Actually we need to learn to enjoy our own company a great deal, and it is no fun hanging out with a doormat! We have to like and respect ourselves, which means we have to have something good to like and respect about ourselves = and generally this is our positive and happy qualities, all of which come one way or another from cherishing others. Cherishing others is a win win for us and for others.

we are not the center of the universeThe great Indian Buddhist Shantideva famously said that all suffering in this world comes from self-cherishing and all happiness in this world comes from cherishing others. All of it. I’m not sure there is even an exception to this rule. What Shantideva says makes sense because self-cherishing is a delusion, an unrealistic mind – who else but your own self-cherishing attitude thinks you are the most important person in the world?! (Asked what he felt about death recently, an Australian comedian joked half-seriously that his main fear was who was going to take his place in the center of the universe.) Not even your own mum agrees with this assessment of your own importance, except maybe sometimes, and certainly none of the other 7 billion humans on the planet does — and don’t even think about all the animals who have no clue who you are and don’t care. When we are thinking and acting while taken in by an hallucination, it is no surprise when things don’t work out. Cherishing others, on the other hand, is entirely realistic because it understands that others actually are important, both to themselves and also to us. Others also think they are the only real ME, and we depend on them for everything.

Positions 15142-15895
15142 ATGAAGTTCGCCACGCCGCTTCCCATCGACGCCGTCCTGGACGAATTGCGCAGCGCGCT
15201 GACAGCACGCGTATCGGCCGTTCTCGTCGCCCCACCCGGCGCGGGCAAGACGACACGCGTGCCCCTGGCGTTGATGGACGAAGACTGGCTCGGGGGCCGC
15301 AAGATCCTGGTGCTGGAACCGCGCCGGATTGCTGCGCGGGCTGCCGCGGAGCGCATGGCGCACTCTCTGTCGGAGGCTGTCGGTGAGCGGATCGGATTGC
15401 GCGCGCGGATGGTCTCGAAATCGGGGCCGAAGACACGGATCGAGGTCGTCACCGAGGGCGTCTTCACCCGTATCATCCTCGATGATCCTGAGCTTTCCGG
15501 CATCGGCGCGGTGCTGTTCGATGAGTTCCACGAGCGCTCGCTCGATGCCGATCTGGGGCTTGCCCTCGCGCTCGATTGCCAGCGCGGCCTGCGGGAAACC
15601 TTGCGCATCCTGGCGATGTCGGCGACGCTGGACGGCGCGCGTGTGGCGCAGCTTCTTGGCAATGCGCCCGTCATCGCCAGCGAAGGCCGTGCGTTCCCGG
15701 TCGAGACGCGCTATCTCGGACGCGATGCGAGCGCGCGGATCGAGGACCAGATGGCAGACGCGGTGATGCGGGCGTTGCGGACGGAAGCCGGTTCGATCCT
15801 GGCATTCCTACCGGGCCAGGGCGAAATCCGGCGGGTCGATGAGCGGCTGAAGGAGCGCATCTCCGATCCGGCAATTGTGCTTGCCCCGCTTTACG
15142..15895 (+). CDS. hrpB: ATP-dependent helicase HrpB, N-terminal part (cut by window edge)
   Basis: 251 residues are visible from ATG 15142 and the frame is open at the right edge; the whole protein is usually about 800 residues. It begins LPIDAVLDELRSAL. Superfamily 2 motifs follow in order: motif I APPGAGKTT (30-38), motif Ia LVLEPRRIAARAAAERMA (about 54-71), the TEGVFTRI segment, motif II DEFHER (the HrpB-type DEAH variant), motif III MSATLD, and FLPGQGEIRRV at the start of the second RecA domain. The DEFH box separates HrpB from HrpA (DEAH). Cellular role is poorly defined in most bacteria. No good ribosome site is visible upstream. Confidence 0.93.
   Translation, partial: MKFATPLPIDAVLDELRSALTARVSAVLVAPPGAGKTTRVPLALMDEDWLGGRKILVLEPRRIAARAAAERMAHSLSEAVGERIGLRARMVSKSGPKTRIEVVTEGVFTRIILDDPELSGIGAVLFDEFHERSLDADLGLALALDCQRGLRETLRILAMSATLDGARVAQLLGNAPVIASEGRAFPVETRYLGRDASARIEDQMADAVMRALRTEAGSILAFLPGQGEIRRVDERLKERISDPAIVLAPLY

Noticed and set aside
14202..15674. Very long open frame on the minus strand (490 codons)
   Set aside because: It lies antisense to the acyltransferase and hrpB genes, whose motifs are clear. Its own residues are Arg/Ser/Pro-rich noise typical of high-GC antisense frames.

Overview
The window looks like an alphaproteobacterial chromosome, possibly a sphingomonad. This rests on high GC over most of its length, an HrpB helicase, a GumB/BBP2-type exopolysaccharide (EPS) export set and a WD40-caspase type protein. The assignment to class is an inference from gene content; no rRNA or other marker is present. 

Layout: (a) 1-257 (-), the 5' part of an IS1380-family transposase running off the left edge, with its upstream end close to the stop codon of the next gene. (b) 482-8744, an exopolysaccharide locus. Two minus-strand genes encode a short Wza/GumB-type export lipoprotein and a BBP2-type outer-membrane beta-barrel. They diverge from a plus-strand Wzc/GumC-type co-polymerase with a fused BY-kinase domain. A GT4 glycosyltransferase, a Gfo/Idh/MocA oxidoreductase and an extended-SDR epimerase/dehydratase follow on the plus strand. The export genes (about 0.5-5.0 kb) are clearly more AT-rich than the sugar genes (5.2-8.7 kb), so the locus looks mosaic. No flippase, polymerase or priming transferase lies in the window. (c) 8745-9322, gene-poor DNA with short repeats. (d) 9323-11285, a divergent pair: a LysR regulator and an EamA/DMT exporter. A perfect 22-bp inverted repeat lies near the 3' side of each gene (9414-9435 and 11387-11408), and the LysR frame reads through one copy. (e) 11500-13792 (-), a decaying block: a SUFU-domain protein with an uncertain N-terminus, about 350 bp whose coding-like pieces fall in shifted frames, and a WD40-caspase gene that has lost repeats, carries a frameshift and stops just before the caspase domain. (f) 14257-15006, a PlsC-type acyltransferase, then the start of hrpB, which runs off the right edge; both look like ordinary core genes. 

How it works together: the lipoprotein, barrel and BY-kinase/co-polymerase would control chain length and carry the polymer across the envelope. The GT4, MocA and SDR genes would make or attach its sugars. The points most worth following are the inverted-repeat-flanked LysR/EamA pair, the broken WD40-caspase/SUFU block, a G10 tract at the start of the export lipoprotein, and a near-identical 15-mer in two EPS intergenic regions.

Test the teachings like gold